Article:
Worried Hong Kong kept its cool amid the lead-in-water scare
Bernard Chan says the city has truly come together in response to the health threat, with politicians, journalists, health authorities and residents all playing a role
The Legislative Council is in summer recess. Schools and university students are on vacation, and office workers are discussing holiday plans. After the great political reform drama, street demonstrations and global economic uncertainties, we could all use a rest.
Instead, out of nowhere, we have a scare about lead in water.
Many of us remember warnings about lead in paint on toys and the move to ban leaded petrol. Everyone is aware that it is a poison, and that its possible long-term effects on babies and children are genuinely frightening. It is not surprising that people are alarmed at the discovery of the metal in their drinking water.
While worrying, the lead scare is also a reminder of the importance of our civil society and media, the efficiency and professionalism of government, and the calmness of Hong Kong's people.
It started with the surprise announcement that members of the Democratic Party had arranged tests on tap water at Kai Ching Estate and found that levels were above World Health Organisation standards. Other political groups rushed to do tests of their own and demanded action from officials.
The media highlighted the concerns of residents and turned the spotlight on the government. It also began to hunt for someone to blame and initially focused on contractor China State Construction Engineering. There were two possible angles. One was that it was using prefabricated units sourced from the mainland, and therefore supposedly substandard. The other was that because it was state-owned, the company would be untouchable.
It then emerged that local construction company Shui On was also involved. Since Shui On's boss is seen as a supporter of chief executive Leung Chun-ying, potential favouritism became an angle. But the media dropped that when tests at yet another estate showed that another local company, Paul Y General Contractors, was also involved. Housing secretary Anthony Cheung Bing-leung made it clear that all main contractors would be considered liable.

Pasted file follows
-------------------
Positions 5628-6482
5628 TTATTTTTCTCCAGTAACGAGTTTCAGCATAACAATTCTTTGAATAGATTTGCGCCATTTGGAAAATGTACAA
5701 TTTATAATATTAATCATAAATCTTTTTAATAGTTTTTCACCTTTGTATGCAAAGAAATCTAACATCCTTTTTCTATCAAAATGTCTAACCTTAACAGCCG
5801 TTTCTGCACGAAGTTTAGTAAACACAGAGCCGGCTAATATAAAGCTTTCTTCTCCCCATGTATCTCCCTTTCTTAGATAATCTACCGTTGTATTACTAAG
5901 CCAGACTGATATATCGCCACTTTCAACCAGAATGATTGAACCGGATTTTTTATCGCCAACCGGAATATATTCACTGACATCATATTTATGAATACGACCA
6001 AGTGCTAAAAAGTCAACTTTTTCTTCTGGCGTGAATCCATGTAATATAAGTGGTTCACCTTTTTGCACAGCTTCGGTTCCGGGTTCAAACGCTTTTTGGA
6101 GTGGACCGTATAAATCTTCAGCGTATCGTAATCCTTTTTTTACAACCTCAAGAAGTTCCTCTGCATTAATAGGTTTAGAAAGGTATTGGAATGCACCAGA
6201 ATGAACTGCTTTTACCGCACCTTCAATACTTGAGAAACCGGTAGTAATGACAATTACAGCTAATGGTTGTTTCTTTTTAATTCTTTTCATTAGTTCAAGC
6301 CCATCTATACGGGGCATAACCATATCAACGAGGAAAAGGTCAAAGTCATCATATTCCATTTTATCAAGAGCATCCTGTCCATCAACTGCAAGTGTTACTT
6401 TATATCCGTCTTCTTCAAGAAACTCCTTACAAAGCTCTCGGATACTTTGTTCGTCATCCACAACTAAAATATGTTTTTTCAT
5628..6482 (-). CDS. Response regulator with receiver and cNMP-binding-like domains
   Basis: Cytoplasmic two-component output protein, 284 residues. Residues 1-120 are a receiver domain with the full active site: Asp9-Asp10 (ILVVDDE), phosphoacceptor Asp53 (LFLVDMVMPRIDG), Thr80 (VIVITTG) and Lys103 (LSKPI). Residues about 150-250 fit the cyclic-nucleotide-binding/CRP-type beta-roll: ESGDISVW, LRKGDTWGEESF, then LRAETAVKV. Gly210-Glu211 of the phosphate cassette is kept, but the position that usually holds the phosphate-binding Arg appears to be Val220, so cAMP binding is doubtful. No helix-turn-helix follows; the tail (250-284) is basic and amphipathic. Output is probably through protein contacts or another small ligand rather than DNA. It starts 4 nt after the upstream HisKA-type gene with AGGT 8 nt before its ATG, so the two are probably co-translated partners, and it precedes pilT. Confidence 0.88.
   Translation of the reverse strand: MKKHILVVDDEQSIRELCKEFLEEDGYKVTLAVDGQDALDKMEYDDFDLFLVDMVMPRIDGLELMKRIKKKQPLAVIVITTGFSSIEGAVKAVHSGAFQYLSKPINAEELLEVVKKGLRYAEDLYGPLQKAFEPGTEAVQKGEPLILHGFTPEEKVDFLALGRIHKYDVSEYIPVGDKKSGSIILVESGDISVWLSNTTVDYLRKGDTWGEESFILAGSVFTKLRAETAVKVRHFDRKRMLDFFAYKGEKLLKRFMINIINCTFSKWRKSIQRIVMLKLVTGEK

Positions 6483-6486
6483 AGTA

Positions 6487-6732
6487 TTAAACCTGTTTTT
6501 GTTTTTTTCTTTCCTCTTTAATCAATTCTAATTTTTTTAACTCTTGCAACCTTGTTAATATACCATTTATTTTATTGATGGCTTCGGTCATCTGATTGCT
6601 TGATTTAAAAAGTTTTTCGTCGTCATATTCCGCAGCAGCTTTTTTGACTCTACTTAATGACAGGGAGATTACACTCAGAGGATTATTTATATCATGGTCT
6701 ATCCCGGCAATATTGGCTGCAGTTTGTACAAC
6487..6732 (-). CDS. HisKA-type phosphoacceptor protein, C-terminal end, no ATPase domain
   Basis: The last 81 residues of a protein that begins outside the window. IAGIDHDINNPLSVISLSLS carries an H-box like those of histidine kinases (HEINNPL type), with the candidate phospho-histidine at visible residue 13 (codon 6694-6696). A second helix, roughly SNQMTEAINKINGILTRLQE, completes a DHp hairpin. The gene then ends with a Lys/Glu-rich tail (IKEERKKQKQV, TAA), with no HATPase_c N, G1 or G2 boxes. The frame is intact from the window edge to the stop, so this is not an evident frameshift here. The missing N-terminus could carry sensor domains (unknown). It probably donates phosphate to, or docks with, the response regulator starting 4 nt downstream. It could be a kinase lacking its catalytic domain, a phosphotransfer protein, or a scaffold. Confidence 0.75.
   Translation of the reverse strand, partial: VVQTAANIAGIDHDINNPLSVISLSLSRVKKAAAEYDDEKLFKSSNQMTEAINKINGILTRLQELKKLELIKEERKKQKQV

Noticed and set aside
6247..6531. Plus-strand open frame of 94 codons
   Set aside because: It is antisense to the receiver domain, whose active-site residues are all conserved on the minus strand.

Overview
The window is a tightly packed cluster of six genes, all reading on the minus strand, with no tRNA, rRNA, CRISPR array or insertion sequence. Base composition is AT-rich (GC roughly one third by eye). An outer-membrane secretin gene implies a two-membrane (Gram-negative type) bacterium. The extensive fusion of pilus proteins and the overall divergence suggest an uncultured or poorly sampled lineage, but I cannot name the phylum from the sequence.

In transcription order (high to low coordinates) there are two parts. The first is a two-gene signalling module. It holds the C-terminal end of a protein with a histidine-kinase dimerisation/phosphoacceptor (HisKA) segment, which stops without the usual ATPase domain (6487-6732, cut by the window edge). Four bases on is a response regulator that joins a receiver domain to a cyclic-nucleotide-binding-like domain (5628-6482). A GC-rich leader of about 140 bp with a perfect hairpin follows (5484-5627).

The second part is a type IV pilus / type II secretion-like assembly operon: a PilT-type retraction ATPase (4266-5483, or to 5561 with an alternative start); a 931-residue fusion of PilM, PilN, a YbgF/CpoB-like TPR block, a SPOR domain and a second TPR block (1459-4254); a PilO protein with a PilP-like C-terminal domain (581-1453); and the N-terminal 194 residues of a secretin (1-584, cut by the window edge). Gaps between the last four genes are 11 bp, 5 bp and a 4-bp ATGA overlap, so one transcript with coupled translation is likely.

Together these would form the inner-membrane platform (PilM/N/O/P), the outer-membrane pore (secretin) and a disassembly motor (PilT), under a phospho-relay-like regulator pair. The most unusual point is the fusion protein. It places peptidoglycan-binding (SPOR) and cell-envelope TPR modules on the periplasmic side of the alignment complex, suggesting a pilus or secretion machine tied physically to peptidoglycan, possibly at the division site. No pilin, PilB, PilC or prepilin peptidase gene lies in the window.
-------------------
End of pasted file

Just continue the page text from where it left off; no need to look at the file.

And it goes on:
The government arranged alternative sources of water for estate residents and started conducting tests to establish the size of the problem. At first, 10 estates mostly completed from 2013 were tested; this is now being extended to another dozen dating since 2011. Out of 600 samples tested (as of earlier this week), 13 exceeded Hong Kong's tough standards.
Children and nursing mothers were given priority for blood tests. The results at midweek showed that 13 per cent had lead concentrations above the normal range. Health officials say these levels would be found on average in 2 or 3 per cent of the population, and the difference is almost certainly due to the water.
Officials described these as "borderline raised levels", which suggests that the health risks are actually fairly low. However, it is obviously very disturbing to residents in the estates, especially parents concerned about their small children.
It is encouraging to see that people are not overreacting. Parents seem to be generally satisfied with the government's promise of further tests for the affected children. We should focus on real health risks when considering remedial work on the estates. Diverting workers from other sites will delay construction of new housing.
The longer-term priority will be to find out what happened. The government's decision to set up a commission of inquiry under a judge seems to have reduced some of the wilder speculation and guesswork. We need hard facts about what happened, where responsibility lies and what changes to systems or penalties are needed.
Politicians raised the alarm about the lead in the water, and the media explored every angle. Under pressure, government, technical and health-care staff reacted smoothly and efficiently. And the public and affected estate residents - to their credit - remained calm. The lead scare has been a genuine concern, but at a time of division and uncertainty in the community, the response has been reassuring and, in many ways, a cause for confidence.
Bernard Chan is a member of the Executive Council